For many, the five-day in-office work week is dead. McKinsey reports that most people working in computing and mathematical jobs have remote work options, and 77 percent say they’re willing to work fully remotely.
But are we as productive at home as we are in the office? Some research indicates that working from home has a “positive impact on productivity,” with gains of five percent. Other research claims that productivity decreases by 20 percent when people work remotely. And still, other sources say that while people may get more work done at home, they have better, more creative ideas at the office.
Even as the debate around remote work continues, managers remain responsible for ensuring that their teams maximize productivity and support the needs of the business. Here are five strategies IT teams can leverage to ensure that they are successful and productive in a remote or hybrid work environment:
1. Be predictable
Most organizations would define productivity – at a macro, organizational level – as “doing more with less.” This can mean designing more products, developing more features, or delivering more services to customers. If we drill down to the team level, predictability drives productivity. If a team has regular routines, it becomes easier to set and meet deadlines, plan effectively, and save time.
[ Also read Remote work: How to balance flexibility and productivity. ]
There are variables we can control and those we cannot. There will always be things that come up during product development within an organization – a new idea, an unanticipated result, or even a bug. The better you plan for what you can control, the more time you have to address the unexpected.
2. Define what productivity means for your team before you try to measure it
Every organization measures productivity differently because they care about different things. A leadership team may be laser-focused on revenue growth or key performance indicators (KPIs), while IT is thinking about cycle time, velocity, and sprint numbers.
Various team priorities are mapped to different measurements, targets, and milestones. These productivity metrics may include projects completed, revenue acquired per employee, improvement per sprint, sales close rate, etc. The first step is identifying the metrics that matter most to your team. Then you can measure them regularly over time to gain productivity snapshots.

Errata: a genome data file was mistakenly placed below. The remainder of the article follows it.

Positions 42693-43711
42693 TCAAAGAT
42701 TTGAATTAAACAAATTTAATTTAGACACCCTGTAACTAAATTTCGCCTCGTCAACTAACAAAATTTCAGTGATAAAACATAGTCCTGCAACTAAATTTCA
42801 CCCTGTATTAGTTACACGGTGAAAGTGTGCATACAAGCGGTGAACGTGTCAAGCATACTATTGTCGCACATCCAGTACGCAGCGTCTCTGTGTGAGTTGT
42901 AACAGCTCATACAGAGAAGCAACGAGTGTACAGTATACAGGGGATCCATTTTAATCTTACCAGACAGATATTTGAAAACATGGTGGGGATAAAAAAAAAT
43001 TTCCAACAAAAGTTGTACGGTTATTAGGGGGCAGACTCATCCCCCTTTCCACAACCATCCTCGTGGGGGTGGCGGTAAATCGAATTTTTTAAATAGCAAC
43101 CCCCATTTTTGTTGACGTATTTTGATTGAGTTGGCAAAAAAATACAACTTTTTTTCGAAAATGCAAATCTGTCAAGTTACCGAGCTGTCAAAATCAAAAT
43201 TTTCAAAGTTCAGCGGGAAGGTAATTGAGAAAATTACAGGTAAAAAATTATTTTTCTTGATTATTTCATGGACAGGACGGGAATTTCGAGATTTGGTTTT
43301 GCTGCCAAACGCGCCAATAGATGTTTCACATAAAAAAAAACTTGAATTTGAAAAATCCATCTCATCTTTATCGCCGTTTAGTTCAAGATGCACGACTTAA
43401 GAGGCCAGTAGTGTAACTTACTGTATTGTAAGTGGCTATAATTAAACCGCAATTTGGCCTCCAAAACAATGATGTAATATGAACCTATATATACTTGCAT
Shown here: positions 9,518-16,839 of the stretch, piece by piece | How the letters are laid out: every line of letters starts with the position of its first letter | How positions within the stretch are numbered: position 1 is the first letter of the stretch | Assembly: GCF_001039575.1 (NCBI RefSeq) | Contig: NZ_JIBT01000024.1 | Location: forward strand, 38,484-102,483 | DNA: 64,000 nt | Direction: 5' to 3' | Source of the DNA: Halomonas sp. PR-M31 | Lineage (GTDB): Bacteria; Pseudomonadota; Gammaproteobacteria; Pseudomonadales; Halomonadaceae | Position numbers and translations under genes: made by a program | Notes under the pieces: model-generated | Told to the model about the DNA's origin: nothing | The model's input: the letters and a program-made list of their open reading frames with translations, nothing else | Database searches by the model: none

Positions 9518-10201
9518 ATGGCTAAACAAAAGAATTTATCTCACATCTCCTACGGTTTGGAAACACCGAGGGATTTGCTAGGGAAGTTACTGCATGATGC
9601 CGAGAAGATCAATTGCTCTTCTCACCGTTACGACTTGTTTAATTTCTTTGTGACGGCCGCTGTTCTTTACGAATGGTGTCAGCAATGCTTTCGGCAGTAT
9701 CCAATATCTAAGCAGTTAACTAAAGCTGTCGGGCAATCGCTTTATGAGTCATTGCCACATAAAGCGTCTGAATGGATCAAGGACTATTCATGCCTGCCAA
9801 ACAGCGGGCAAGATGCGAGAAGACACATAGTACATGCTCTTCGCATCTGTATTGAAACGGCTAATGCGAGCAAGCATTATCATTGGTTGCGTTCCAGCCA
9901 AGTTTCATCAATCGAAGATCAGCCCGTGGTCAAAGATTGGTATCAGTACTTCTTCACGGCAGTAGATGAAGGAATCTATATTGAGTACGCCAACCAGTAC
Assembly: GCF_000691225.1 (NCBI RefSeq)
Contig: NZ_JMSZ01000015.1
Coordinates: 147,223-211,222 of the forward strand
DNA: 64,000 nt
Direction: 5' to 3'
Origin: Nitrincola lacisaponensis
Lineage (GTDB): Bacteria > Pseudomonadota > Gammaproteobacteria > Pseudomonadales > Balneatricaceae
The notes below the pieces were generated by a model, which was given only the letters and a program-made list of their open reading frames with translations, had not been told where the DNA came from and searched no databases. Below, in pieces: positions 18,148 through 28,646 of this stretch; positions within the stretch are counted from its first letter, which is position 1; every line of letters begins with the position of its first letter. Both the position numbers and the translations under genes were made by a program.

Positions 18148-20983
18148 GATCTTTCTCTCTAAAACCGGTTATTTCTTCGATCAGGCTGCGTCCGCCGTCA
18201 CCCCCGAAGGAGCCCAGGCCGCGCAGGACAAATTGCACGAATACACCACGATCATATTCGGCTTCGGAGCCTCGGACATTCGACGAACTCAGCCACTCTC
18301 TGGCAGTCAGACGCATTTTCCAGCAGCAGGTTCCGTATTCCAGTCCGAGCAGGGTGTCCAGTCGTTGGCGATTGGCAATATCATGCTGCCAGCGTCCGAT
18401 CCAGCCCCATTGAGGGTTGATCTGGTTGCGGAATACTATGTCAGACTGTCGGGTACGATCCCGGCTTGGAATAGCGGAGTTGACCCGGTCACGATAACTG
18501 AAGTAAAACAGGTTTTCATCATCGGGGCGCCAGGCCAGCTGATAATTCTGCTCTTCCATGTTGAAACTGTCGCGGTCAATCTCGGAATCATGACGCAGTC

Given that each team has its priorities, metrics will vary. Any organizational tool you use should be customizable, allowing you to define your objectives and key results (OKRs), and KPIs.
3. Hire the best team
In his best-selling business book Good to Great, Jim Collins writes that getting the right people on the bus (or company, in this case) should be the number one priority. Once the right people are on board, leaders can figure out where to drive the bus.
The same can be said for your IT team. It starts with the right people. Hire mission-driven people and ensure they’re aligned with the company. Then empower your teams to do their jobs and give them the space they need.
Part of empowerment is trusting your team. You’ve probably heard the phrase: “Hire smart people and get out of their way.” That is good advice. Today’s workers now have more autonomy (with less managerial oversight) than they used to – something our post-pandemic, asynchronous remote work environment has helped accelerate. IT teams are now making decisions on architecture and product specs.
This increased autonomy is what fuels innovation. Engineers are like artists; they are naturally creative and, given autonomy, can create amazing products.
4. Take the friction out of collaboration
As more organizations and their employees have standardized on a remote work model, we’ve lost the ease of communication – now, it must be intentional. This comes up frequently in the feedback I hear from my teams.
How can you bridge this communication and collaboration gap? Eliminate the laundry list of products your team uses to collaborate. Team members shouldn’t be toggling between various tools (spreadsheets, documents, messaging platforms, whiteboards, etc.) to work on projects.
Remove this “collaboration friction” by uniting everyone on one common platform. Here’s how this can work: Sales can tag someone in product engineering about a customer use case, engineering can respond, and the product team can view this feedback and change the product roadmap if necessary.
[ Related read 4 ways to create a culture of collaboration ]
This seamless collaboration expedites results and boosts productivity. And it’s especially critical given today’s modern work environment.
5. Define the team’s mission. Repeat it. Repeat it again
Earlier, I mentioned metrics and priorities. Those goals and team priorities should support an overall mission statement. A mission statement should be simple, understandable, and repeatable – for example, “We extract value from your data.” Every team member makes micro-decisions, but all should map back to and support the overall mission.
IT team priorities should be outlined and reinforced. Clear prioritization keeps your team’s focus on the right products, projects, and services. If you are not prioritizing the right things in a high-growth environment, you will spin cycles, waste time, or spend valuable time completing the wrong tasks. All of these are productivity killers.
Most of us would agree that in today’s world, the only constant is change. Amidst this change, you must work to attract and retain top talent – and ensure they can easily communicate and collaborate on projects that will move your business forward. The guidelines above will help you optimize your team’s productivity, efficiency, and effectiveness.